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70 1/7/07 23.45 18.71 0 0.00 1/8/07 23.45 10.29 0 0.00 1/9/07 23.46 9.19 0 0.00 1/10/07 23.46 14.99 0 0.00 1/11/07 23.46 17.39 0 0.00 1/12/07 23.44 18.77 0 0.76 1/13/07 23.47 19.90 3 0.00 1/14/07 23.47 18.09 0 0.00 1/15/07 23.47 18.48 0 1.35 1/16/07 23.47 14.86 0 0.00 1/17/07 23.47 15.48 0 0.03 1/18/07 23.48 15.22 0 0.18 1/19/07 23.48 13.84 0 0.00 1/20/07 23.48 18.17 0 0.00 1/21/07 23.48 20.53 0 0.00 1/22/07 23.48 15.75 0 1.60 1/23/07 23.48 13.45 0 3.35 1/24/07 23.48 8.41 0 0.00 1/25/07 23.49 8.57 0 0.00 1/26/07 23.49 14.20 0 0.08 1/27/07 23.48 14.11 0 0.00 1/28/07 23.48 5.01 0 0.00 1/29/07 23.49 6.92 0 0.00 1/30/07 23.49 12.46 0 0.00 1/31/07 23.49 19.04 0 0.00 2/1/07 23.48 18.08 0 0.00 2/2/07 23.48 12.83 0 0.00 2/3/07 23.48 11.32 0 1.09 2/4/07 23.48 9.62 0 0.03 2/5/07 23.49 9.74 0 0.03 2/6/07 23.49 10.72 0 0.03 2/7/07 23.49 12.42 0 0.00 2/8/07 23.49 13.53 0 0.30 2/9/07 23.49 12.94 0 0.00 2/10/07 23.49 12.20 0 0.00 2/11/07 23.50 17.17 0 0.00 2/12/07 23.50 18.50 0 0.00 2/13/07 23.50 15.59 0 0.00 2/14/07 23.50 8.22 0 0.00 2/15/07 23.49 6.03 0 0.00 2/16/07 23.50 6.13 0 0.00

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71 2/17/07 23.50 7.38 0 0.00 2/18/07 23.50 7.14 0 0.00 2/19/07 23.50 12.15 0 0.00 2/20/07 23.51 16.95 0 0.00 2/21/07 23.51 15.31 0 0.00 2/22/07 23.50 15.16 0 0.00 2/23/07 23.51 16.83 0 0.00

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72 Appendix B: Jennings Cave Temperature, Precipitation, Drip Rate Data Date Internal Temperature (C) Surface Temperature (C) Drip Rate Precipitation (mm) 02/27/06 18.35 02/28/06 18.21 03/01/06 18.16 03/02/06 18.23 03/03/06 18.38 03/04/06 18.49 0.05 03/05/06 18.57 12.06 0.00 03/06/06 18.54 13.99 0.00 03/07/06 18.57 14.44 0.00 03/08/06 18.52 11.58 0.00 03/09/06 18.51 16.24 0.00 03/10/06 18.56 19.44 0.00 03/11/06 18.60 20.57 0.00 03/12/06 18.65 20.88 0.00 03/13/06 18.70 20.70 0.00 03/14/06 18.73 20.58 0.00 03/15/06 18.72 13.43 0.00 03/16/06 18.68 15.23 0.00 03/17/06 18.68 17.78 0.00 03/18/06 18.73 18.84 0.00 03/19/06 18.73 16.68 0.05 03/20/06 18.75 20.08 0.00 03/21/06 18.79 21.15 0.05 03/22/06 18.80 16.13 0.00 03/23/06 18.81 16.75 0.00 03/24/06 18.82 14.14 0.00 03/25/06 18.74 8.87 0.00 03/26/06 18.64 8.76 0.00 03/27/06 18.55 10.46 0.00 03/28/06 18.53 13.83 0.00 03/29/06 18.54 16.48 0.00 03/30/06 18.56 19.20 0.00 03/31/06 18.60 19.85 0.00 04/01/06 18.64 19.38 0.00 04/02/06 18.68 20.34 0.00 04/03/06 18.73 21.51 0.00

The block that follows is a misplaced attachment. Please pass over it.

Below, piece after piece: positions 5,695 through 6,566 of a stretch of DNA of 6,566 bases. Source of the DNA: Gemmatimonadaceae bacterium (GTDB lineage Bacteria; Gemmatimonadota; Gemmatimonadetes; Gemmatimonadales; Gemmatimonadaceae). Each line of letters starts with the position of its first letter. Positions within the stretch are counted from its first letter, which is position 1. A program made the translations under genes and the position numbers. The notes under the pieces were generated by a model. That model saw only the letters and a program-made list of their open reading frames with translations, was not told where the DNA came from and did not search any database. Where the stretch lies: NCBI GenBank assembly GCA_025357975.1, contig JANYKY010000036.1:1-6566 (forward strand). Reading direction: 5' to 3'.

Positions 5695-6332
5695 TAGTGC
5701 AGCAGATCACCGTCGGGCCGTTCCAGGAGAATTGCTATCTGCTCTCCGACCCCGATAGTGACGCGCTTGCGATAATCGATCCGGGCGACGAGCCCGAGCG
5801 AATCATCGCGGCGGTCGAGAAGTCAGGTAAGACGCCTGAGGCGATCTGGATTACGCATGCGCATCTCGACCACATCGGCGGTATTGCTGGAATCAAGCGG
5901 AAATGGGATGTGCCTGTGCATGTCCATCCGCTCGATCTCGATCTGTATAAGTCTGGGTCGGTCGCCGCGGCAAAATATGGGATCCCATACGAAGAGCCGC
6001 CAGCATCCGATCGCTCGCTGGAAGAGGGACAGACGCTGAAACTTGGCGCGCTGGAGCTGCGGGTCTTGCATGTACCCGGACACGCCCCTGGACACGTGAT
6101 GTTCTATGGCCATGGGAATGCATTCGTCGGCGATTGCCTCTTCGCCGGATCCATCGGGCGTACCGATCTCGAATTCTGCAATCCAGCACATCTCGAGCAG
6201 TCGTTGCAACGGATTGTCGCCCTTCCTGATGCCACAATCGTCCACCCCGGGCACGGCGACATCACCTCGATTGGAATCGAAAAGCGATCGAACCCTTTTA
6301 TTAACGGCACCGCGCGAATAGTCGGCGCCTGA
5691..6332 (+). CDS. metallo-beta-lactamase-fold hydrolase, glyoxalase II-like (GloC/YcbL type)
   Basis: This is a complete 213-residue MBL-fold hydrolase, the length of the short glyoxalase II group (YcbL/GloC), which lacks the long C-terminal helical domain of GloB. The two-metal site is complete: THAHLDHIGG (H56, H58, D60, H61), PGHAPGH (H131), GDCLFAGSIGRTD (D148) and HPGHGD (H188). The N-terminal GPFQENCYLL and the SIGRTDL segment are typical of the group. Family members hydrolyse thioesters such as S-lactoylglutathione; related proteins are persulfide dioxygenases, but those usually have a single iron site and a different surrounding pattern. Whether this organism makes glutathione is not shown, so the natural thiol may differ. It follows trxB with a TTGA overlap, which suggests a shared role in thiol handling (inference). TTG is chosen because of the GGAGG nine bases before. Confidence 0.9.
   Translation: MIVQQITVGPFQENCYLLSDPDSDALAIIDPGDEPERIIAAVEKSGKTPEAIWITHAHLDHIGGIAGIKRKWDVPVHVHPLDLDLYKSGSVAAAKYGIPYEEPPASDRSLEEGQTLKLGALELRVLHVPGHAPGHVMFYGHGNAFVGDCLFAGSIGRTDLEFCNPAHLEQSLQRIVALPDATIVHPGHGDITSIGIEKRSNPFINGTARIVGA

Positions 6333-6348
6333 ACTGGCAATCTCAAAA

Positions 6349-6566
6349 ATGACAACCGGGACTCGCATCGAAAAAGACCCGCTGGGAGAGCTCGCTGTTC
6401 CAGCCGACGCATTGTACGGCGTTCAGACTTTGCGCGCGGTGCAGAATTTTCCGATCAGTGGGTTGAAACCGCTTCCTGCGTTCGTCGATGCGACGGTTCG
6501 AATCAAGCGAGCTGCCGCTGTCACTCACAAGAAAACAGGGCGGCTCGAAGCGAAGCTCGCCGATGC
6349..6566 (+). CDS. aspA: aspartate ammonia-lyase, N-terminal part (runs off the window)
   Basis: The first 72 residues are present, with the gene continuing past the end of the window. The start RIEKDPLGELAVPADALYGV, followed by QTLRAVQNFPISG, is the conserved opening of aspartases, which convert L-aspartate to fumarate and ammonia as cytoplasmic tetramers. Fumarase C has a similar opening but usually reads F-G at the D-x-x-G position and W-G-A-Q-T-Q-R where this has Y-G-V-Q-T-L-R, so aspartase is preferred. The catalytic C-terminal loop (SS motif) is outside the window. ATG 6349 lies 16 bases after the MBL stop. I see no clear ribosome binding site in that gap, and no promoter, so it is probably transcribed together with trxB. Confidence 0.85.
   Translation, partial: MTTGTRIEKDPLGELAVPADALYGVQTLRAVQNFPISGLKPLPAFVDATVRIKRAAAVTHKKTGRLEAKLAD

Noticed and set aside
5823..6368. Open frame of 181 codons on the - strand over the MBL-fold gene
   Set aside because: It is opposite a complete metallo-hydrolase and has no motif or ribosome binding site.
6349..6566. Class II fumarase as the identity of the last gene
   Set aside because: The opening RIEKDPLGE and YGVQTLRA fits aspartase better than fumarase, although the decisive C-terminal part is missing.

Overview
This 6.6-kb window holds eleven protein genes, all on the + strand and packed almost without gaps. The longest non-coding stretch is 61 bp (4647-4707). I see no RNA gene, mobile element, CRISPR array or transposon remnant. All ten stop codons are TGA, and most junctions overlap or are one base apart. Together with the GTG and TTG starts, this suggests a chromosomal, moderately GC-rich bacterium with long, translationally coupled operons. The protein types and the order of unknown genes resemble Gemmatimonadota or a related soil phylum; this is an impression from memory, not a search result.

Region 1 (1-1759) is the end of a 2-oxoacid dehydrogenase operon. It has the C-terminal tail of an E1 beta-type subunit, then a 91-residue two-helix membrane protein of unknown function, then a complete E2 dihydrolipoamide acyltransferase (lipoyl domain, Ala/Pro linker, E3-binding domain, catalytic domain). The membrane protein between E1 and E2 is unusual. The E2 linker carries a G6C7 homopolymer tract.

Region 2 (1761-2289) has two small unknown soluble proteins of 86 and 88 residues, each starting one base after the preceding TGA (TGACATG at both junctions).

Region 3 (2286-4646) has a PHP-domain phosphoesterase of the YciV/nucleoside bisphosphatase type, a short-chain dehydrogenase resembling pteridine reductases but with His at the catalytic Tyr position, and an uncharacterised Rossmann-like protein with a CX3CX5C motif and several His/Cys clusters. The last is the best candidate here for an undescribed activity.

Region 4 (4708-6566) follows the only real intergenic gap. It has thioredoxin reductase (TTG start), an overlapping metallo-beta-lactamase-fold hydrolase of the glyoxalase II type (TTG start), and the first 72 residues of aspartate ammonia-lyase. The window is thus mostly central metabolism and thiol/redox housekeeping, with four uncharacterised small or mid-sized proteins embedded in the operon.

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73 04/04/06 18.77 21.71 0.00 04/05/06 18.76 16.28 0.00 04/06/06 18.74 17.76 0.00 04/07/06 18.75 20.02 0.00 04/08/06 18.79 22.85 0.69 04/09/06 18.83 18.10 0.23 04/10/06 18.83 17.67 0.05 04/11/06 18.84 18.23 0.03 04/12/06 18.85 19.03 0.03 04/13/06 18.86 18.23 0.03 04/14/06 18.87 18.98 0.03 04/15/06 18.89 19.83 0.00 04/16/06 18.90 19.40 0.00 04/17/06 18.92 22.89 0.03 04/18/06 18.95 23.00 0.00 04/19/06 18.98 22.79 0.03 04/20/06 19.00 24.11 0.03 04/21/06 19.02 23.07 0.00 04/22/06 19.04 22.85 0.03 04/23/06 19.06 22.50 0.00 04/24/06 19.07 21.55 0.03 04/25/06 19.08 23.09 0.00 04/26/06 19.10 23.73 0.00 04/27/06 19.11 21.99 0.03 04/28/06 19.11 18.57 0.00 04/29/06 19.10 19.17 0.00 04/30/06 19.11 18.81 0.03 05/01/06 19.11 18.73 8321 0.00 05/02/06 19.09 18.13 8268 0.00 05/03/06 19.08 20.02 8261 0.00 05/04/06 19.09 21.60 8252 0.03 05/05/06 19.10 21.72 8196 0.00 05/06/06 19.12 23.31 8104 0.00 05/07/06 19.15 23.43 8084 0.00 05/08/06 19.16 24.24 8077 0.03 05/09/06 19.17 23.79 8050 0.00 05/10/06 19.18 24.85 8028 0.00 05/11/06 19.19 22.56 8031 0.03 05/12/06 19.20 19.31 7927 0.00 05/13/06 19.19 19.40 7919 0.00 05/14/06 19.19 20.80 7907 0.00